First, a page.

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Getting to know the Scottish Fold

Looking for a friendly and intelligent cat with a distinct and hardy appearance? The Scottish fold may be the ideal pet for you!

History of the Scottish Fold

The Scottish Fold traces its origins back to “Susie,” a white barn cat found in Coupar Angus, Scotland in 1961. Susie’s ears had a distinctive fold that made them look cropped or cupped, which drew the attention of local farmer and cat fancier, William Ross.

Ross adopted one of Susie’s kittens and, working with a geneticist, began to crossbreed that animal with British shorthair cats to produce the Scottish Fold. Concerns over possible deafness, ear infections, and ear mites kept the breed from gaining wide acceptance in the UK, but by the 1970s Scottish Folds were being bred successfully in the US and have since become a popular breed worldwide.

Scottish Fold Characteristics

The most obvious defining feature of the Scottish Fold is its unusual ears, which are characterized by one or more distinct creases that cause the ears to lie close to the head. Combined with their wide eyes and rounded head, the folded ears give the breed an owl-like appearance. Like other cat breeds, the Scottish Fold’s ears are able to pivot in response to sound. (Those that lack the ear mutation are referred to as “straights.”)

Scottish Folds typically weigh between 9 and 13 pounds and may have either a long or short coat of very dense fur. The Fold possesses a rounded body and head, a short neck, and medium to short legs, giving it an almost toy-like appearance. The Fold’s coat color may be solid white or gray, tabby, tabby and white, bicolor, or patched.

Scottish Fold Personality

The Scottish Fold is an affectionate cat that bonds extremely well with its human caregivers, and also gets along well with children and other pets in the home. They have a soft, chirpy voice and can be quite chatty. Scottish Folds are homebodies and do best when living as indoor cats. They are also known for relaxing in some unusual positions and can often be found sleeping on its back. Because of their stout build and short legs, Scottish Folds are better cuddlers than they are jumpers. They are intelligent animals that enjoy gentle play and problem-solving games.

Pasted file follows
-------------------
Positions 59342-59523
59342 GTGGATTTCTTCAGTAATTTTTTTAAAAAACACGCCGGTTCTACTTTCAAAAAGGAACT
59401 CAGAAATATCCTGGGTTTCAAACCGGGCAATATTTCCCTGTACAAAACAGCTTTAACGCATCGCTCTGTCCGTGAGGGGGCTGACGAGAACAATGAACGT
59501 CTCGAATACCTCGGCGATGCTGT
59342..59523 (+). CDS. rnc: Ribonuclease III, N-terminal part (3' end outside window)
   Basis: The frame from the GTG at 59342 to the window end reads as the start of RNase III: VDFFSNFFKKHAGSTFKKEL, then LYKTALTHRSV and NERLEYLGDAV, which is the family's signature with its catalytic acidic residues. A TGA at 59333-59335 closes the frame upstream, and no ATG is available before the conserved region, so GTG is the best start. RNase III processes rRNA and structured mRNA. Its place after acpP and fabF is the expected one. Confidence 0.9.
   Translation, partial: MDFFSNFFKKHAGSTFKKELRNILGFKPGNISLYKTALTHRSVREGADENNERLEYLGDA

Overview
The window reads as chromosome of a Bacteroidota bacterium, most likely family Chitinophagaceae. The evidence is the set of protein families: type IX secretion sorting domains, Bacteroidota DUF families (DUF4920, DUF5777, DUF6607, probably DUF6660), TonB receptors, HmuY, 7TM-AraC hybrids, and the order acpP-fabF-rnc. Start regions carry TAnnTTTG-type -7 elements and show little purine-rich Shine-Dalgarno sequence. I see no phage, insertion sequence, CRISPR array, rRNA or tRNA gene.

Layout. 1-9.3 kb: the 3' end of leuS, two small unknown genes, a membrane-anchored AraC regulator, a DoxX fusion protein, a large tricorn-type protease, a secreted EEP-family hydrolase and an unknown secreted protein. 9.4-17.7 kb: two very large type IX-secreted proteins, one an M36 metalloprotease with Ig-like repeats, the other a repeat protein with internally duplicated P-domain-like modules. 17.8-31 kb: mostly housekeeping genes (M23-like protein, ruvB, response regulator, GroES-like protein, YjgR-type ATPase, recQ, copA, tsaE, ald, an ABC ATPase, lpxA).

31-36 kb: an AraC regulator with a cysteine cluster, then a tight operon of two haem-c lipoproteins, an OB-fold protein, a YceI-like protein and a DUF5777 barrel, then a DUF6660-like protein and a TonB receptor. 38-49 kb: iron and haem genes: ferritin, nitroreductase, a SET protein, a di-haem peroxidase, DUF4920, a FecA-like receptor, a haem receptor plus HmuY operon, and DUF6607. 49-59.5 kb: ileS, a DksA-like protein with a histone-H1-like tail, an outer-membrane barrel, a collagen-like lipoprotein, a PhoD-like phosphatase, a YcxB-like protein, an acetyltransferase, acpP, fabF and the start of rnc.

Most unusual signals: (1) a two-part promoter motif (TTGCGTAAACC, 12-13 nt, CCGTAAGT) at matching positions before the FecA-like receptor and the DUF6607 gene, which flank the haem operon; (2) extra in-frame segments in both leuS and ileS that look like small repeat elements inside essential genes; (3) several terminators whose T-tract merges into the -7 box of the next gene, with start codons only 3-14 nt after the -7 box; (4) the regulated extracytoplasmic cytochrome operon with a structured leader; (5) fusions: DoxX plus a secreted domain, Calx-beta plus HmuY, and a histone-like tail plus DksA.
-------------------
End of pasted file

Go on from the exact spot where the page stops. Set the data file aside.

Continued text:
Caring for Your Scottish Fold

The Scottish Fold’s ears do require regular cleaning to prevent the buildup of wax and to reduce the risk for bacterial infections and ear mites. The coats of short-haired Scottish Folds require only a weekly brush-out; however, long-haired Folds may need to be brushed 2 to 4 times a week to prevent matting and reduce the potential for skin infections. Folds are fastidious about the state of their litter pans, so daily scooping and weekly litter replacement are musts.

The Scottish Fold’s unusual genetics do place it at greater risk for several health conditions—including polycystic kidney disease (PKD), degenerative joint disease (most often in the ankles), and a condition called osteochondrodysplasia (OCD), which impedes the development of bone ant cartilage throughout the body.

Is the Scottish Fold Cat Right for You?

Scottish Folds make great house pets and are very affectionate, smart, and talkative. They thrive as indoor pets and get along well with kids and other animals—but they don’t mind being the only pet in the house either and will accept all the pampering you can give them. If this sounds like a good fit for your household, you may want to open your home and your heart to a Scottish Fold.


Cecily Kellogg is a pet lover who definitely has crazy cat lady leanings. Her pets are all shelter rescues, including the dog, who is scared of the cats. She spent eight years working as a Veterinary Technician before becoming a writer. Today she writes all over the web, including here at Figo.

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